2007: BIG

by Jason Warburg

If I could spend my time with only two genres of music -- and wouldn't life be a drag if that were the case -- then I'd probably pick classic rock and alt/indie rock. In both cases, it was a big year. The Who issued an amazing bio-pic, McCartney moved to Starbucks, and Led Zeppelin reunited. Fountains Of Wayne, the Redwalls and Jimmy Eat World all issued new albums, and in at least one case, the results were amazing. 'Twas also a big year for CD/DVD sets (witness the Zep's Mothership, among others), and box sets, and, tellingly, independent releases. A couple of my favorite current bands, Switchfoot and the Redwalls, both completed the indie-to-major-to-indie cycle and are back in charge of their own destinies again, serving as a microcosm of industry wide developments that can only be described as... big.

 

Without further adieu, here comes another set of miscellaneous awards and "tops" and such:


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Best Album That Came Out A Week Too Soon To Qualify

Switchfoot -- Oh! Gravity.

Granted, this is a flat-out cheat on my part to compensate for the fact that, despite their not issuing a new album this year, there was no band I listened to more frequently during 2007 than Switchfoot. And while I’d put The Beautiful Letdown a notch above Oh! Gravity, and Nothing Is Sound a notch above TBL, that doesn’t mean they aren’t all terrific.

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Best Repetitive Redundancy Of A Compilation

There are, naturally, two winners in this category. ;-)

Jeff Buckley -- So Real

Another Jeff Buckley compilation? Are you kidding me? How many compilations does a guy who completed exactly one full studio album during his lifetime need? The answer is, this many, and no less. So Real is mind-bogglingly moving and impressive.

Led Zeppelin -- Mothership

C’mon, reunion show or no, how many Led Zeppelin fans are going to buy yet another version of this set of admittedly great songs just to enjoy the fabulous packaging, detailed liner notes and spiffy new essay from David Fricke? Oh. That many…

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Pleasant Surprise Of The Year

Shaw-Blades -- Influence

A pair of singer-songwriters from two of my least favorite early 80s arena rock acts would not be my picks to issue one of the year’s most endearing albums, but Tommy Shaw (Styx) and Jack Blades (Night Ranger) pulled it off with this lovingly crafted album of ‘70s cover tunes. “Summer Breeze” makes me feel fine, yes indeed it does.

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CD/DVD Of The Year

James Taylor -- One Man Band

It seemed like 2007 was the year of the CD/DVD release; I sure saw a bunch of them come through Daily Vault world headquarters, but none captured my attention more fully and rewarded more completely than James Taylor’s “back to the well” effort One Man Band. JT and piano player Larry Goldings keep it simple and keep it pure on this album of acoustic classics, supplemented on the DVD by Taylor’s witty between-song asides and stories.

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Music Film Of The Year

Amazing Journey: The Story Of The Who

I’m ready to toss out my copy of The Kids Are Alright after watching Amazing Journey; it’s simply one of the best rock and roll biographies ever issued, essential watching for any Who fan and guaranteed to create new ones as well.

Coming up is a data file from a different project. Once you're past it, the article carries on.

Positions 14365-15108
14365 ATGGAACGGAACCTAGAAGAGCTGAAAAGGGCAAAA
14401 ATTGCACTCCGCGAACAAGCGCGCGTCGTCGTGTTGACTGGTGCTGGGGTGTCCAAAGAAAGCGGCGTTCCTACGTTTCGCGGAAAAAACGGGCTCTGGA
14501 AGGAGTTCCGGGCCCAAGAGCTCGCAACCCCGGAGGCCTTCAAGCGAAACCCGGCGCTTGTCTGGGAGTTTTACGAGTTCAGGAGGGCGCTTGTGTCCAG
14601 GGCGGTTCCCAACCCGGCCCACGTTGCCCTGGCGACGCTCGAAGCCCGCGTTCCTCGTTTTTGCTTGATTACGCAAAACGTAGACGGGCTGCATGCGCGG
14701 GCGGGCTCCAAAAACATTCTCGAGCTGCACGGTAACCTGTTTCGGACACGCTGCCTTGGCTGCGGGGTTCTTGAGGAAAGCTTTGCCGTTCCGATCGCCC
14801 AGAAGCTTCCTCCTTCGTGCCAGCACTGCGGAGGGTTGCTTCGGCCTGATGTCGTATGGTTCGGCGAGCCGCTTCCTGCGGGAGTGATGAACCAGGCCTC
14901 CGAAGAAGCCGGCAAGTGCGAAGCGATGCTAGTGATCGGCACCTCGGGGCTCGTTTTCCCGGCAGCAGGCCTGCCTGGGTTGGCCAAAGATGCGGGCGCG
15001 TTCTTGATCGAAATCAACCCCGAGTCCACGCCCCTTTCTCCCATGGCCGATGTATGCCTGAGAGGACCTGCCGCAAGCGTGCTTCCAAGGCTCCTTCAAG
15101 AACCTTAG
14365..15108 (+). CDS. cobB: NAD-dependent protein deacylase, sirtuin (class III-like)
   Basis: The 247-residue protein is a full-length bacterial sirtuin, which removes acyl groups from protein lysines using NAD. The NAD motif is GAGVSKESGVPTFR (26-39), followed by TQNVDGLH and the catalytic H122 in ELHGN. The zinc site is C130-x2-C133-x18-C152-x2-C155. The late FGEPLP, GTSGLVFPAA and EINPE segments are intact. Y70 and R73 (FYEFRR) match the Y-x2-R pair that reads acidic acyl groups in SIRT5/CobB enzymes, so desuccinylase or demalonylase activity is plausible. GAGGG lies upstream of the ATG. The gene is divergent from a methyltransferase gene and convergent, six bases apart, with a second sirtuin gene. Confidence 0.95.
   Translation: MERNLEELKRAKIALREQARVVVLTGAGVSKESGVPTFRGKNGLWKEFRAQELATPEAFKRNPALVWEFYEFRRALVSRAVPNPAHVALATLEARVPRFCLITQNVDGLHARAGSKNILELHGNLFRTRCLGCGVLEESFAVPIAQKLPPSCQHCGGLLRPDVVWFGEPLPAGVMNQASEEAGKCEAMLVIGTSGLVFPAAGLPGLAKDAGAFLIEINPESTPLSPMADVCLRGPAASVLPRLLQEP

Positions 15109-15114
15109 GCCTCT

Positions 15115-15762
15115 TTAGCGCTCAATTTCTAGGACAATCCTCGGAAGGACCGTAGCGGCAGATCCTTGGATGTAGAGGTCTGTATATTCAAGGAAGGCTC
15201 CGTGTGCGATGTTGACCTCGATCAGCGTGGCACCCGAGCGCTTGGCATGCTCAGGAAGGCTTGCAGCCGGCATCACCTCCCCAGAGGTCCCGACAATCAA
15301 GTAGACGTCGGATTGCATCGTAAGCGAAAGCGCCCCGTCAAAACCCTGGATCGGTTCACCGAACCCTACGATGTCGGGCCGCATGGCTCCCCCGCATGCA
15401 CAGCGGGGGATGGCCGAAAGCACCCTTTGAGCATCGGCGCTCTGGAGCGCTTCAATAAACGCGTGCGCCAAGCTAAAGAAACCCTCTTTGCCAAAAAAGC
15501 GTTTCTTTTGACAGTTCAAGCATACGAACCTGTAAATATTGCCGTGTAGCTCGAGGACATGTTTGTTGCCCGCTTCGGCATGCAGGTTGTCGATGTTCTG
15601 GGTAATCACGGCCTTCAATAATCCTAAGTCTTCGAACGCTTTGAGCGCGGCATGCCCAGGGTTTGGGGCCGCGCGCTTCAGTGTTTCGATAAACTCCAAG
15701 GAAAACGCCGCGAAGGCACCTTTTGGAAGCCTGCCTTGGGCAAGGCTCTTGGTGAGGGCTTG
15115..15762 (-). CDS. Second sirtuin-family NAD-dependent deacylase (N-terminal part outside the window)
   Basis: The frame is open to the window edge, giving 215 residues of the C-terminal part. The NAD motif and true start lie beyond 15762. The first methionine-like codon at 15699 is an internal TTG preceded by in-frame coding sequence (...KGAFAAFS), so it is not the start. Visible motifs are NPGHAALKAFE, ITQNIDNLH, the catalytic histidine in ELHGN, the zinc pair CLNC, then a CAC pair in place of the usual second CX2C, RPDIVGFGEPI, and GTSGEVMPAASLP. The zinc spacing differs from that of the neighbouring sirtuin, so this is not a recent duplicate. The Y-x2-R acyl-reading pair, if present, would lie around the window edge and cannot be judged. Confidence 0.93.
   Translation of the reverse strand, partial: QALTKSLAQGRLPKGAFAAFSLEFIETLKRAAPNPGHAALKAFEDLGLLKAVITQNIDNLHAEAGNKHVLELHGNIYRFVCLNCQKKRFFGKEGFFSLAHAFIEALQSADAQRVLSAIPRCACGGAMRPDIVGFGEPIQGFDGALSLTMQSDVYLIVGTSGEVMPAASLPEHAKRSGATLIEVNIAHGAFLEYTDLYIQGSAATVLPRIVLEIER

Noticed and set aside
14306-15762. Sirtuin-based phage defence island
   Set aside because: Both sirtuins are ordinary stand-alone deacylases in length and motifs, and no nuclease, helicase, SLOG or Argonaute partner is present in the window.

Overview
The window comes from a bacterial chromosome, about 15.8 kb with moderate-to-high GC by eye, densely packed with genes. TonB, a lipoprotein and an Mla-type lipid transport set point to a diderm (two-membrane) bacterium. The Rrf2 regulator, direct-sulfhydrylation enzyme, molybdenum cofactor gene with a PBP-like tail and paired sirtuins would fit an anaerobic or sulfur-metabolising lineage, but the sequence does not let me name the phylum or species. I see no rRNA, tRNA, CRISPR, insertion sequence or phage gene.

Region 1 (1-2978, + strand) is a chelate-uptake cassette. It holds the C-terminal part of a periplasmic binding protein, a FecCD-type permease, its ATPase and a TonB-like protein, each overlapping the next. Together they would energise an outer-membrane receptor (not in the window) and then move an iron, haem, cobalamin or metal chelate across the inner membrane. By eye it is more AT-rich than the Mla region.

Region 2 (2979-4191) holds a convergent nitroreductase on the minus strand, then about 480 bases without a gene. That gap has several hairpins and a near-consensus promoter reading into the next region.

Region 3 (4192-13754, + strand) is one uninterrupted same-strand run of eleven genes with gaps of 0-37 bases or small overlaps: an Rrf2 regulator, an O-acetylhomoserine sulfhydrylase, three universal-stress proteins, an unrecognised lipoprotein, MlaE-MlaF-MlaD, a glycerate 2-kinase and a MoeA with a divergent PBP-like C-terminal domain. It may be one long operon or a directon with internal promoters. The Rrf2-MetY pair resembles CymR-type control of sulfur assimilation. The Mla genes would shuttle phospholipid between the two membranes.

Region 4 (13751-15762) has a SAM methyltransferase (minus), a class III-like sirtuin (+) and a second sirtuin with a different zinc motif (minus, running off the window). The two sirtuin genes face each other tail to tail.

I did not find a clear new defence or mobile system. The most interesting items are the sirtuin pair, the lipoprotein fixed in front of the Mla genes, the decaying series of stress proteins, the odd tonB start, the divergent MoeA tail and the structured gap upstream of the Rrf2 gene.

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Prog Albums Of The Year

Big Big Train -- The Difference Machine
Circa -- 2007

It was another surprisingly strong year for the too-often neglected genre of progressive rock, as the new generation hit their stride with Big Big Train’s magnificent The Difference Machine, while the generation-spanning Circa delivered the best new Yes(-ish) album in many years.

 

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Indie Of The Year

3. Diego Sandrin -- A Fine Day Between Addictions

Diego Sandrin spins twisted folk tales that explore the darkest corners of our souls.



2. Jon Foreman -- Fall (EP)

Switchfoot frontman Jon Foreman sings quiet hymns about the pain of living and searches for grace from above.



1. Chris Cubeta -- Change (EP)

Finally, Indie of the Year winner Chris Cubeta delivers a richly lyrical, viscerally honest collection of roots-rock that captures and releases the emotional gestalt of “Thunder Road”-era Springsteen better than just about anything I’ve ever heard.

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Album of the Year

3. Bruce Springsteen – Magic

Not as great as his best, but then what is? Magic is a powerful, timely set of songs from a man who in his late 50s remains one of America’s keenest observers, most passionate believers and most important voices.



2. Fountains of Wayne – Traffic and Weather

The wittiest American songwriters of the decade return with an album that’s every bit as good as Welcome Interstate Managers, without any of that messy MTV hoopla to distract from the jewel-like little vignettes they mine from four-minute guitar-pop tunes.



1. Ian Hunter – Shrunken Heads

The oldest guy on the list gets the biggest prize, but it has nothing to do with age; Shrunken Heads is simply the most consistently excellent album I reviewed all year, one masterful song after another from the acerbic, self-deprecating and immensely wise pen of (IMHO) the reigning dean of British singer-songwriters.



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